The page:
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Canada focused on moving forward after Biden scraps Keystone XL expansion

Last Updated Jan 21, 2021 at 11:40 am MDT

Pipes intended for construction of the Keystone XL pipeline are shown in Gascoyne, N.D. on Wednesday April 22, 2015. THE CANADIAN PRESS/Alex Panetta

Canada's infrastructure minister says the country is focused on looking ahead after Keystone XL expansion scrapped

Infrastructure minister, prime minister acknowledge cancelling Keystone expansion was a Biden campaign promise

Prime Minister Justin Trudeau has called the Keystone XL expansion cancellation a disappointment

OTTAWA – Canada’s infrastructure minister says Ottawa is focused on moving forward from the cancellation of the Keystone XL pipeline expansion project.

Scrapping the expansion was one of U.S. President Joe Biden’s first executive orders in office Wednesday.

Minister Catherine McKenna says the decision was a Biden campaign promise and that the goal now is to work with the new administration.

“I think that we need to look at what are the opportunities that can move us forward. I’m sure there will be a discussion with the prime minister and the president on that project. But the relationship is much bigger than that,” she said.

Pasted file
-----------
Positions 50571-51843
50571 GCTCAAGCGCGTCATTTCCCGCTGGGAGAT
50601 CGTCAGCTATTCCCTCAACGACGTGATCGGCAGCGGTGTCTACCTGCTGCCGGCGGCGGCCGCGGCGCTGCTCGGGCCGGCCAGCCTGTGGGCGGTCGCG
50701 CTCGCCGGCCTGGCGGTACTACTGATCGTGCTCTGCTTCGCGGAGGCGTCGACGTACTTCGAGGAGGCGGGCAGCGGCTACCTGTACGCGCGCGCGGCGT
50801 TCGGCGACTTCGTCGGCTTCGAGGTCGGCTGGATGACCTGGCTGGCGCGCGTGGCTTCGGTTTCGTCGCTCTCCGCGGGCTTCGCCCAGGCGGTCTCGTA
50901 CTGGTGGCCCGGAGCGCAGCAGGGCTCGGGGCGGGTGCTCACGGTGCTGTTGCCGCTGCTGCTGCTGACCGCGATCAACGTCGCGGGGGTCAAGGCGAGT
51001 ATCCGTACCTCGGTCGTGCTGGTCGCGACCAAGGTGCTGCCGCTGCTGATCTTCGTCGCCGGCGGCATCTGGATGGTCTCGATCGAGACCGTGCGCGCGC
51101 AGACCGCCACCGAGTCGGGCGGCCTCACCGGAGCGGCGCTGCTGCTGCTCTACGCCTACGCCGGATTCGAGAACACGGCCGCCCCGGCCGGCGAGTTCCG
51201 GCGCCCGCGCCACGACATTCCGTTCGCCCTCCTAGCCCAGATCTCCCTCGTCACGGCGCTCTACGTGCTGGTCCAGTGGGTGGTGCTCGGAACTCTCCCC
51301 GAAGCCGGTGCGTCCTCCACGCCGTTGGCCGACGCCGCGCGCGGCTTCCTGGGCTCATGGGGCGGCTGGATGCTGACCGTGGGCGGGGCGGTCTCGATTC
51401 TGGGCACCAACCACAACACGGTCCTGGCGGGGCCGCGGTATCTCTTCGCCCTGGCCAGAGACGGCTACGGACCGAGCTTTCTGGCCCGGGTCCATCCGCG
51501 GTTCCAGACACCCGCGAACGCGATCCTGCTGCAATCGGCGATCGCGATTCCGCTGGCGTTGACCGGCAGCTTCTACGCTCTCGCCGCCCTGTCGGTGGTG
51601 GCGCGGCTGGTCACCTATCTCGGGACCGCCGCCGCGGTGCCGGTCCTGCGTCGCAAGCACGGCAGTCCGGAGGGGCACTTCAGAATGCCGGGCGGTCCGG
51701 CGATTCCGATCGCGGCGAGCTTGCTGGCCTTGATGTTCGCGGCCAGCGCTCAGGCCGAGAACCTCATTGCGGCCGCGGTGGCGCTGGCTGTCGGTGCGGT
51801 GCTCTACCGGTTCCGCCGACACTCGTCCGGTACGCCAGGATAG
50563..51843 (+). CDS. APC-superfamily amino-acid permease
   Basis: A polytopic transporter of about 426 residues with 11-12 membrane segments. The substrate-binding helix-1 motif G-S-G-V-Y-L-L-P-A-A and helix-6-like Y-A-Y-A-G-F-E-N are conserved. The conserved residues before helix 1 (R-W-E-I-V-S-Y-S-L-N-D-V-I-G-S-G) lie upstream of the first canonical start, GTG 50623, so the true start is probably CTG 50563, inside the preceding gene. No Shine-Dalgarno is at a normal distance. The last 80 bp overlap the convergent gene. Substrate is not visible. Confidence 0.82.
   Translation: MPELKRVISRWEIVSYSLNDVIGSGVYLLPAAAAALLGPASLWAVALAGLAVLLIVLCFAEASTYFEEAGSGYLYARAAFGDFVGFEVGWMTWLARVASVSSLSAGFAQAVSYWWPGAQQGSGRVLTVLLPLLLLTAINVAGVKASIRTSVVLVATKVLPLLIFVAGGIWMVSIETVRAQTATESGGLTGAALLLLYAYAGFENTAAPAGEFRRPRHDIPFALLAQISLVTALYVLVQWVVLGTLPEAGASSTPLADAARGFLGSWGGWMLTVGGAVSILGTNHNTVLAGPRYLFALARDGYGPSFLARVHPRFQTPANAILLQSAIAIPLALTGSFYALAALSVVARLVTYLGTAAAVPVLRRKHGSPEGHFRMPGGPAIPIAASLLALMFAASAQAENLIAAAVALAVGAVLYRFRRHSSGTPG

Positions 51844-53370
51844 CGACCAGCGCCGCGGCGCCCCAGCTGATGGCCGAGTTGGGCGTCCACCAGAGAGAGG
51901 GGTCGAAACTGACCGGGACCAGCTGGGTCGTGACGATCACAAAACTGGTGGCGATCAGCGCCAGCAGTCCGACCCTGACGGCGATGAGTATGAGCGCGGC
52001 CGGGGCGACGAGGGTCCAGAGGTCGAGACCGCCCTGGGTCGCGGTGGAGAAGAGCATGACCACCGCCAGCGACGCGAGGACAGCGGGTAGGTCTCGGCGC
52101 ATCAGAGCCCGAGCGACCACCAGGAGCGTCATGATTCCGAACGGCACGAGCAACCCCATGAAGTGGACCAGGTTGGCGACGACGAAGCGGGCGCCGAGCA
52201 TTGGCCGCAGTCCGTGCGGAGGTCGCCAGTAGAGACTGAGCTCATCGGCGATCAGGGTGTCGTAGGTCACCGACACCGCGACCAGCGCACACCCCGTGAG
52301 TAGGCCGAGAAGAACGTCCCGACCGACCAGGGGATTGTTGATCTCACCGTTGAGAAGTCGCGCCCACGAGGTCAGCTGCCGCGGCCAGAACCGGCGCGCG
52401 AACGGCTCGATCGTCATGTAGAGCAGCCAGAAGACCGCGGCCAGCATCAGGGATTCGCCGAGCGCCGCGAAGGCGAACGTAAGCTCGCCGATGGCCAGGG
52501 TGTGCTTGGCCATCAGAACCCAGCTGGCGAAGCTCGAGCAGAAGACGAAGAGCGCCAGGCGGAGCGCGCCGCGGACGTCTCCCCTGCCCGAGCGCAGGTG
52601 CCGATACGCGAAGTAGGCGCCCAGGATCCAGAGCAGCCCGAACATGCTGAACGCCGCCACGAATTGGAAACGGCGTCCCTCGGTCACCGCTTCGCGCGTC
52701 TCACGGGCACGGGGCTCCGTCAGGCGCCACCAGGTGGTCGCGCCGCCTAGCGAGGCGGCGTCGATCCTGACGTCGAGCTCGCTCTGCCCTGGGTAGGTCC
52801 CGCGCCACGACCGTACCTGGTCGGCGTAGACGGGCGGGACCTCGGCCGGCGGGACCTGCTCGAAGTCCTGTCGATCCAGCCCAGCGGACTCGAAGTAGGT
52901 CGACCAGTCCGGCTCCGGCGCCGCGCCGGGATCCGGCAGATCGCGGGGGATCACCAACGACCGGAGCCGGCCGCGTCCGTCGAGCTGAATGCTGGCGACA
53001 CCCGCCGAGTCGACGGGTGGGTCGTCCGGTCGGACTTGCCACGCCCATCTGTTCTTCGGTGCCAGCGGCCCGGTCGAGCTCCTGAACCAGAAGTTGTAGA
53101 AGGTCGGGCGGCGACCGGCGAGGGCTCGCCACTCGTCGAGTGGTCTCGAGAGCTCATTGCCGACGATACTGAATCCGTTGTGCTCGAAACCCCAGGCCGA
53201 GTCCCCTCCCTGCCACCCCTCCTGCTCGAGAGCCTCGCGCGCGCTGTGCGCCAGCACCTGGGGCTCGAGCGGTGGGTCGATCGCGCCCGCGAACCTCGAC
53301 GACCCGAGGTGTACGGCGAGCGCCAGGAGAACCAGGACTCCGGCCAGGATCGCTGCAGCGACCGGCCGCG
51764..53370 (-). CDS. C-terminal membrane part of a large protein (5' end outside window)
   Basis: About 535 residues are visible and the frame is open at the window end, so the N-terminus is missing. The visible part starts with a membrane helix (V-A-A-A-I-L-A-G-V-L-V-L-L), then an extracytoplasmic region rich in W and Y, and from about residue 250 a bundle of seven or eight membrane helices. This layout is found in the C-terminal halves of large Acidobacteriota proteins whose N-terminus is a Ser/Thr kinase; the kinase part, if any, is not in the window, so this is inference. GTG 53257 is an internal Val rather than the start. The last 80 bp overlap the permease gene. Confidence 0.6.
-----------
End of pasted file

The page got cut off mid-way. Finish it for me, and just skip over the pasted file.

McKenna didn’t answer any questions about potential legal action against the U.S. or the call from Alberta’s premier to impose trade sanctions in response to this move.

“There are huge opportunities for every single province with the United States, and it’s critically important that we remain focused on what are wins for both countries. What are good jobs — including good union jobs — what are ways that we’re going to tackle climate change, and also critically important to both countries is inclusivity and equality, and making sure that is part of the equation,” she added.

The Canadian company behind the pipeline said Wednesday it has suspended work on the expansion project in anticipation of Biden revoking its permit.

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The planned, expanded 2,735-kilometre pipeline would have carried roughly 800,000 barrels of oil a day from Alberta to the Texas Gulf Coast, passing through Montana, South Dakota, Nebraska, Kansas, and Oklahoma.

In a statement, the prime minister called the Keystone XL expansion cancellation a disappointment. However, Justin Trudeau acknowledged Biden’s decision to fulfil his election campaign promise.

“I spoke directly with President Biden about the project last November, and Ambassador Hillman and others in our government made the case to high-level officials in the incoming administration,” Trudeau said in his statement, Wednesday.

“Despite President Biden’s decision on the project, we would like to welcome other executive orders made today, including the decisions to rejoin the Paris Agreement and the World Health Organization, to place a temporary moratorium on all oil and natural gas leasing activities in the Arctic National Wildlife Refuge, and to reverse the travel ban on several Muslim-majority countries,” the prime minister added.